Mary Beth Schneider

While the nation seemed riveted last Tuesday night by a big Democratic victory in Kentucky, more significant Democratic wins were happening in Indiana.

The defeat of Republican Gov. Matt Bevin said more about Bevin than it did about trends for future elections. As Louisville Courier-Journal columnist Joe Gerth wrote, “Matt Bevin lost because he’s a jerk.”

But in some key races in Indiana, we saw Republicans with no scandal, no big personal negatives lose in places where election victory was once assured simply by being Republican.

In Hamilton County, Democrats for the first time ever won council seats — one in Carmel and two in Fishers. And a Democrat unseated the Republican incumbent in oh-so-GOP Zionsville.

In Marion County, areas that once were solidly Republican have been gradually becoming more Democratic. Last Tuesday, there was nothing gradual about it as Democrats picked up six seats to win a supermajority of 20 seats on the Indianapolis City-County Council, with just five Republicans from the southern part of the county elected. It’s a 180-degree swing from the council make-up when I first moved here in the 1970s.

In fact, Republicans held the council majority just three elections ago, thanks to the four at-large seats that the GOP-controlled Legislature eliminated once Democrats started to win those.

Among the casualties: The Republican minority leader, Mike McQuillen, who lost his district in the northeastern corner of the county.

While Republicans did well in many areas of the state — including Muncie, where FBI raids seem to have become a regular feature of local government — the Grand Old Party shouldn’t party too hard. If the 2018 election loss of long-time Republican Sen. Mike Delph of Carmel was a hint of trouble, the 2019 election losses in suburban areas is a big red flag — or maybe I should say blue flag.

Republicans could once count on suburban areas as reliable vote gushers, the Old Faithfuls of election math. There is little to indicate that they’ll swing back by 2020. That could put in play the 5th Congressional District, where Republican Susan Brooks is retiring, and even the legislative seat of House Speaker Brian Bosma, an Indianapolis Republican whose district includes northeastern Marion County.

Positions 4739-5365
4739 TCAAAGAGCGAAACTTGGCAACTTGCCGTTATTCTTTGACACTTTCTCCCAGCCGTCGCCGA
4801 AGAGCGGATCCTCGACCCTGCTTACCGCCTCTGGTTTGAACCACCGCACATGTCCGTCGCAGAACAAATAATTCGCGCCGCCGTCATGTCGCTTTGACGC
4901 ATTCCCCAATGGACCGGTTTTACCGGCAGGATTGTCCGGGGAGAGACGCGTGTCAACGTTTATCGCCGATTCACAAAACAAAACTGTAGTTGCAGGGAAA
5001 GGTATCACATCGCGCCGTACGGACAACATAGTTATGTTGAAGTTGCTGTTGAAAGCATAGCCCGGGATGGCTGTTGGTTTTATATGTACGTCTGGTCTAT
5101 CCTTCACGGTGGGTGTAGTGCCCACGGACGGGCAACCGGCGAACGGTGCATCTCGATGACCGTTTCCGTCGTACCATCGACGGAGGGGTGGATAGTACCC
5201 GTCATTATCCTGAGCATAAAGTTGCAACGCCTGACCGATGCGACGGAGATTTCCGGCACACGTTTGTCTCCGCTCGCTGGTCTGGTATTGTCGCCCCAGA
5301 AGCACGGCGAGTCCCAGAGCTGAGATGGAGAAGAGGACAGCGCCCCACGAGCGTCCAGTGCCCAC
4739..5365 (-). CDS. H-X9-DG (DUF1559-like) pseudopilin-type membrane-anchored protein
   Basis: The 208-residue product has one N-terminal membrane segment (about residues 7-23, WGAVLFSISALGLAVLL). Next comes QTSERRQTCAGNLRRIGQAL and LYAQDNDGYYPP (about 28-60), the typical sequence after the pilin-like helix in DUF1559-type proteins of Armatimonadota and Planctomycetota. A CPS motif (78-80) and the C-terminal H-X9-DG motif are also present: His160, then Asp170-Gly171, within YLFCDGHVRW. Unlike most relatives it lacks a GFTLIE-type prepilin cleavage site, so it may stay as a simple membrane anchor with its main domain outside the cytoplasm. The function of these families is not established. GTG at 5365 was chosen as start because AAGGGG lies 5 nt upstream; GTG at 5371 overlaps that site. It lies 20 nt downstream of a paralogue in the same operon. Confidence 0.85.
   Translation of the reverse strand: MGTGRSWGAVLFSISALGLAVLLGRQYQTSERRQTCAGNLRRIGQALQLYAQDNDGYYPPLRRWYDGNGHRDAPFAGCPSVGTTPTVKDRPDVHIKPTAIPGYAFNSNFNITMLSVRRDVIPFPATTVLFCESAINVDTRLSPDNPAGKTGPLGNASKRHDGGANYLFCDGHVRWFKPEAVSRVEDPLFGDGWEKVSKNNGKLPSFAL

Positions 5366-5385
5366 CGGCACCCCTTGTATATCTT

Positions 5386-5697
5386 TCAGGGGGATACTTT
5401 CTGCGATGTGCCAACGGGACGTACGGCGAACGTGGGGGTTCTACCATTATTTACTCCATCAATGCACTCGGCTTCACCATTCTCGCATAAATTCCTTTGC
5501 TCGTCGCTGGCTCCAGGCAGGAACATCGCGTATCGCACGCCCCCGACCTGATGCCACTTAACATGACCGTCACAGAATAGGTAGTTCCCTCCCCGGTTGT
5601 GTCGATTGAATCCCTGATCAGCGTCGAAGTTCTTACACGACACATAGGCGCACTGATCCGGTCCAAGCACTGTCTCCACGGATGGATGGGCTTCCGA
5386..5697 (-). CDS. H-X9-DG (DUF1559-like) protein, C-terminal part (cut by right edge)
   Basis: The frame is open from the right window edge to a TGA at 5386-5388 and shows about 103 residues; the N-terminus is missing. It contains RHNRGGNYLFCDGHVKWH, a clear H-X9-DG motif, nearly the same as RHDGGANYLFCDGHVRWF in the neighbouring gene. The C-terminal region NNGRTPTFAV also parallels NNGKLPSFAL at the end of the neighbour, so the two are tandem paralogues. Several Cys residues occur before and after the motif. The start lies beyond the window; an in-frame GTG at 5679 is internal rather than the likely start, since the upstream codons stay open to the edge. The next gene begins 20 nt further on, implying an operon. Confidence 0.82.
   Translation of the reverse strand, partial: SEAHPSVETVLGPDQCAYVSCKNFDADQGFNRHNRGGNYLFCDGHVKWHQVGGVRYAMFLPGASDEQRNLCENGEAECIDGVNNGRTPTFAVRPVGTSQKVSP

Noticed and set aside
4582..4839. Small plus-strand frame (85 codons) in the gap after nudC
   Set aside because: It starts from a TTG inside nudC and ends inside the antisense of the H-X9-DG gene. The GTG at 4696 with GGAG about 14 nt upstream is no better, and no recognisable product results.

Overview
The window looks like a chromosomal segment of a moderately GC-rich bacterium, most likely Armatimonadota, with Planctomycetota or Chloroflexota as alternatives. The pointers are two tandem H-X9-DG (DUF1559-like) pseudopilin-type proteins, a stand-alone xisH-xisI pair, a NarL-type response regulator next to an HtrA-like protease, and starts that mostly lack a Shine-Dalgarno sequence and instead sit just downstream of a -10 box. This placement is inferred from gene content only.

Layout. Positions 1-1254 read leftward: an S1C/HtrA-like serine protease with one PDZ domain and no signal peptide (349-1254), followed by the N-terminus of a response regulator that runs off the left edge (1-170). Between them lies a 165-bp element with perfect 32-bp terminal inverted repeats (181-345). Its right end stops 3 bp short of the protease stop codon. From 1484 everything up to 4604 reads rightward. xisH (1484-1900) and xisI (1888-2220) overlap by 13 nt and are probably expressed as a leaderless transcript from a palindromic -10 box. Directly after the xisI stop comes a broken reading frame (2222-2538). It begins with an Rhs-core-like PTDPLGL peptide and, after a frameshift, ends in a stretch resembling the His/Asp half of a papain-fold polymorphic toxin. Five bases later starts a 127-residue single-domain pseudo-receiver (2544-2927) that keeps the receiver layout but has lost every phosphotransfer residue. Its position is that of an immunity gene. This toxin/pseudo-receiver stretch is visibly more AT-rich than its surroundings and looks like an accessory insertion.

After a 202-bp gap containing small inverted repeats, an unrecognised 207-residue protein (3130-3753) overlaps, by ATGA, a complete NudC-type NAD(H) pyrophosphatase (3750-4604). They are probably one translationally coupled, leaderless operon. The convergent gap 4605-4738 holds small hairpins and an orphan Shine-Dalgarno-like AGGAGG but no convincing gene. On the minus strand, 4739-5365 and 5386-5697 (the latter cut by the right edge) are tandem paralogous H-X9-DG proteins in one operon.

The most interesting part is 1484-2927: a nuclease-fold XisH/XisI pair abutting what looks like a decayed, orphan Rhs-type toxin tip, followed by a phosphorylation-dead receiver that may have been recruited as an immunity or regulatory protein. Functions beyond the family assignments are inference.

As he collected his campaign yard signs from around his district, McQuillen said several factors contributed to his loss: A somewhat-confusing ballot design; the lack of coattails, or even much of a coat, from GOP mayoral candidate Jim Merritt; and a relatively popular incumbent mayor, Democrat Joe Hogsett.

But he also had to carry the baggage of simply being a Republican in the era of President Donald Trump.

“Going door-to door, shaking hands, I had a lot of people ask me about Trump and about being a Republican with Trump,” McQuillen said. “My response was always, well, city and local politics are different than national politics; my tweets are happier than Trump’s and I’m just trying to do the best job I can for my constituents.”

McQuillen said he did a radio call-in show in which more than half of the 15-20 calls he fielded were about Trump and Washington, D.C.

“Marion County is becoming more Democratic every day,” McQuillen said. “It just made it more difficult. I won in 2015 with 59 percent of the vote, and in 2019 I had 48 percent of the vote. It just speaks volumes about the other things swirling around.”

Everyone on the 2020 ballot needs to pay attention, he said.

Adam Kirsch, a political consultant and former Marion County Democratic Party executive director, argued that “any suburban Republican in Indiana needs to be very, very afraid.”

The suburban realignment that Kirsch says arguably started in 2008 when Barack Obama carried this state en route to the White House has now seriously taken hold. In addition to Indianapolis, Carmel, Fishers and Zionsville, he pointed to Columbus, where Democrats apparently have won control of the council in Vice President Mike Pence’s hometown.

It wasn’t just a Hoosier phenomenon. From battleground Pennsylvania, to Virginia, Kentucky, Kansas and, yes, Indiana, suburban voters came out to vote and voted largely for Democrats.

Republicans remain the dominant party here, and they can continue to take for granted the votes of most rural areas. But the patches of blue across the Indiana landscape are no longer limited to a handful of cities. They’re spreading — and once lost to the GOP, getting them back could take years.

Mary Beth Schneider is an editor at, a news website powered by Franklin College journalists.


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